The ethnic hotpot of Brixton in south London and the imperial grandeur of Trafalgar Square are only 15 minutes apart by Tube, but worlds apart in every other sense. Yesterday they were both engulfed by a single phenomenon: Mandela-mania.
To the thousands of black people who converged on Brixton to see Nelson Mandela, the President of South Africa is a symbol of pride. "Mandela, you took us to the promised land, thank you," read one banner. "Viva President Mandela, free at last," said another. "He is a saviour, not only of Africa, but of the whole world," said Esther Ogua, a Nigerian-born retired journalist and lawyer who had brought her grandson.
Jammed among market stalls in the narrow space between Brixton Recreation Centre and a railway viaduct, the crowd blew whistles, danced, clapped and sang to a troupe of Brazilian drummers and a thunderous sound system. It did not seem possible that the noise could increase, but there was still no mistaking the hero's coming: voices rose to hysteria pitch and beyond as Mr Mandela, in one of his trademark silk shirts, arrived with the Prince of Wales. Several women burst into tears when they saw the stately, grey-haired president.
The dignitaries disappeared inside the recreation centre to meet community leaders and talk about schemes launched to regenerate the area after the 1985 riots and subsequent violence. Mr Mandela told them it was "the fulfilment of a dream" to visit Brixton: "I want to tell you that Britain, especially London and the community of Brixton, were the heartland of the anti-apartheid struggle."
In the streets outside, the crowds and the mood of excitement rose close to danger level. "This time I'm going to touch him, no matter what," one young girl muttered.
When Mr Mandela emerged for a walkabout an hour later, he was able to shake only a few hands before people came swarming over the barriers. Anxious security men returned him and the Prince to their Rolls-Royce, but could not prevent the car being mobbed as the motorcade swung into Brixton Road. Police horses managed to clear a path, but well over half of the 10,000 people who had come to be in Mr Mandela's presence failed to catch a glimpse of him.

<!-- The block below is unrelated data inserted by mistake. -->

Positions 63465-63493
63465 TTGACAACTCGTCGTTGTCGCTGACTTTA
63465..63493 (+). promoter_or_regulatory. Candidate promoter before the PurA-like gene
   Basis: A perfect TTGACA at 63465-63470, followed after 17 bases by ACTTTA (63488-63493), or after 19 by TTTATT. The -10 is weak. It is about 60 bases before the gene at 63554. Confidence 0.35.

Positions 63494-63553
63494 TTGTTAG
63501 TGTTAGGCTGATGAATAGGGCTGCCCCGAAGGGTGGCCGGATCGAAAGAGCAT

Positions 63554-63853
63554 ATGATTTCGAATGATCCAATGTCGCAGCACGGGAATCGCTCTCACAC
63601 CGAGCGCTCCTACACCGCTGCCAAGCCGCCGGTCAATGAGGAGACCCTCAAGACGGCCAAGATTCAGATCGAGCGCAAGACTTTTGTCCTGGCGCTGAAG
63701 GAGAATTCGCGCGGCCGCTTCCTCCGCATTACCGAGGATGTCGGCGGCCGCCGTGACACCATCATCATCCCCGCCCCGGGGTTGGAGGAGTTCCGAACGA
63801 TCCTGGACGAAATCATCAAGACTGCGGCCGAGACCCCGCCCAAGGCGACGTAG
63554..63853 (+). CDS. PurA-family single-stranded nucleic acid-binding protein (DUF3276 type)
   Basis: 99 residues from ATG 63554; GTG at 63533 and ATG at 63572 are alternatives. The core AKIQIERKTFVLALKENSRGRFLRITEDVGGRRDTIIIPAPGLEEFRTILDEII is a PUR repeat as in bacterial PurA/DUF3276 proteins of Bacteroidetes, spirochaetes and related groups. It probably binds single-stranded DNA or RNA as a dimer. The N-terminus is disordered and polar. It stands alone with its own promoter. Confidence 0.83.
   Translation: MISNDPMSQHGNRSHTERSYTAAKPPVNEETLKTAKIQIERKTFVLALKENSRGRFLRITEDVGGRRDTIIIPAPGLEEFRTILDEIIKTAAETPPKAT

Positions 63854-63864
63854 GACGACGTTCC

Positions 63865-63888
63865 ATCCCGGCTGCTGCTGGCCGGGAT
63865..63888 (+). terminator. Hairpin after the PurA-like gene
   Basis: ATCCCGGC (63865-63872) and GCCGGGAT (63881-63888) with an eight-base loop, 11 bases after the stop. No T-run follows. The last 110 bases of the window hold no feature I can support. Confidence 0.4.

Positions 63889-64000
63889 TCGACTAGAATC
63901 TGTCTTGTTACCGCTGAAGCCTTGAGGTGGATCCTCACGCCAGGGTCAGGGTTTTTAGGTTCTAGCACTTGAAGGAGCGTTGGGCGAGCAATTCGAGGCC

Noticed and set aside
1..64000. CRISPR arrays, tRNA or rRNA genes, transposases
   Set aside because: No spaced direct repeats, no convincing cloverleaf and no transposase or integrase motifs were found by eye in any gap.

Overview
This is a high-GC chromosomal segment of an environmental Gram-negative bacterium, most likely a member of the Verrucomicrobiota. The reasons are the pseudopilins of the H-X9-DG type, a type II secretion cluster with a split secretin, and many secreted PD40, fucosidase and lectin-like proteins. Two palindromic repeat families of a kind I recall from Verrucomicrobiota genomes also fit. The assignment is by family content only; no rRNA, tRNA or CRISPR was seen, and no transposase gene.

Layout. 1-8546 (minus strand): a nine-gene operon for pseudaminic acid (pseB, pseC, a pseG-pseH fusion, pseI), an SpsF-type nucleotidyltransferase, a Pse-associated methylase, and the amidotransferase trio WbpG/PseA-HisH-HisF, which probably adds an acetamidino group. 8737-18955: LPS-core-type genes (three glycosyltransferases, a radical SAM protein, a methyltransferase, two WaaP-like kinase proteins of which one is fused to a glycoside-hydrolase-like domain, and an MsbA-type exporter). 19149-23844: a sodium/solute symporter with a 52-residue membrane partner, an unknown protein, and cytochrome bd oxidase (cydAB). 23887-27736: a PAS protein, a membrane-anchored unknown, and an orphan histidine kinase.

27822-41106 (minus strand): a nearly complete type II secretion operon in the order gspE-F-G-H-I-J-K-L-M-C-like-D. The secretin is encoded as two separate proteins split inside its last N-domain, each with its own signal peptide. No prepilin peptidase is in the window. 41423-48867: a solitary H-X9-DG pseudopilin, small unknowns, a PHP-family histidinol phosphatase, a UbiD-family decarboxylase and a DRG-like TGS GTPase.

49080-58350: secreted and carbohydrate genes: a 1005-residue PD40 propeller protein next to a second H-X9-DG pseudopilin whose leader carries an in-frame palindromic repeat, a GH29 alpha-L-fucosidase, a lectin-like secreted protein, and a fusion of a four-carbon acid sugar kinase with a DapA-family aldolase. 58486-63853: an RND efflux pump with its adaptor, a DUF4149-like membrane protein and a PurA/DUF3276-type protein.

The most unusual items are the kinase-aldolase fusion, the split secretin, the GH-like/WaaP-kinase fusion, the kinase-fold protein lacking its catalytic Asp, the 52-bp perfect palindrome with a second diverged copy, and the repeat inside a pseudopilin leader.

In Trafalgar Square the crowd was predominantly white, but no less thrilled. Although it was impossible to see Mr Mandela among the sea of heads, one could tell where he was from the bubble of ecstatic cheering which accompanied him. "I've been coming here for 30 years for anti-apartheid demonstrations," said Mervyn Bennun, an Exeter University law lecturer who left South Africa in 1964, "but we never had as many people as this."
Finally came the most intensely symbolic moment of Mr Mandela's visit: his appearance on the balcony of South Africa House, once an outpost of apartheid which was barricaded against the world outside. It echoed his speech from the balcony of Cape Town's city hall on the night of his release from 27 years in prison.
As the sun shone on the column bearing a statue of his naval namesake, the bells of St Martin's in the Fields chimed and the smell of vendors' hamburgers drifted across the square, the latter-day Nelson told his adorers: "I wish I had big pockets, because I love each and every one of you, and I'd like to fit each and every one of you in my pocket and return with you to South Africa." He thanked the British people for their help in the struggle against apartheid, but said South Africa still needed their help to entrench its young democracy.
In his speech, and at a press conference afterwards, Mr Mandela tried to deflect some of the adulation away from himself. "All over the globe there are men and women who fight injustice. They have a vision, and are prepared to suffer for it," he said to the crowd, but they cheered only for him.
"The response of the people of this country exceeded my wildest expectations," Mr Mandela told the press at the end of his visit. It is almost certainly true that the normally reserved British were equally surprised at themselves.
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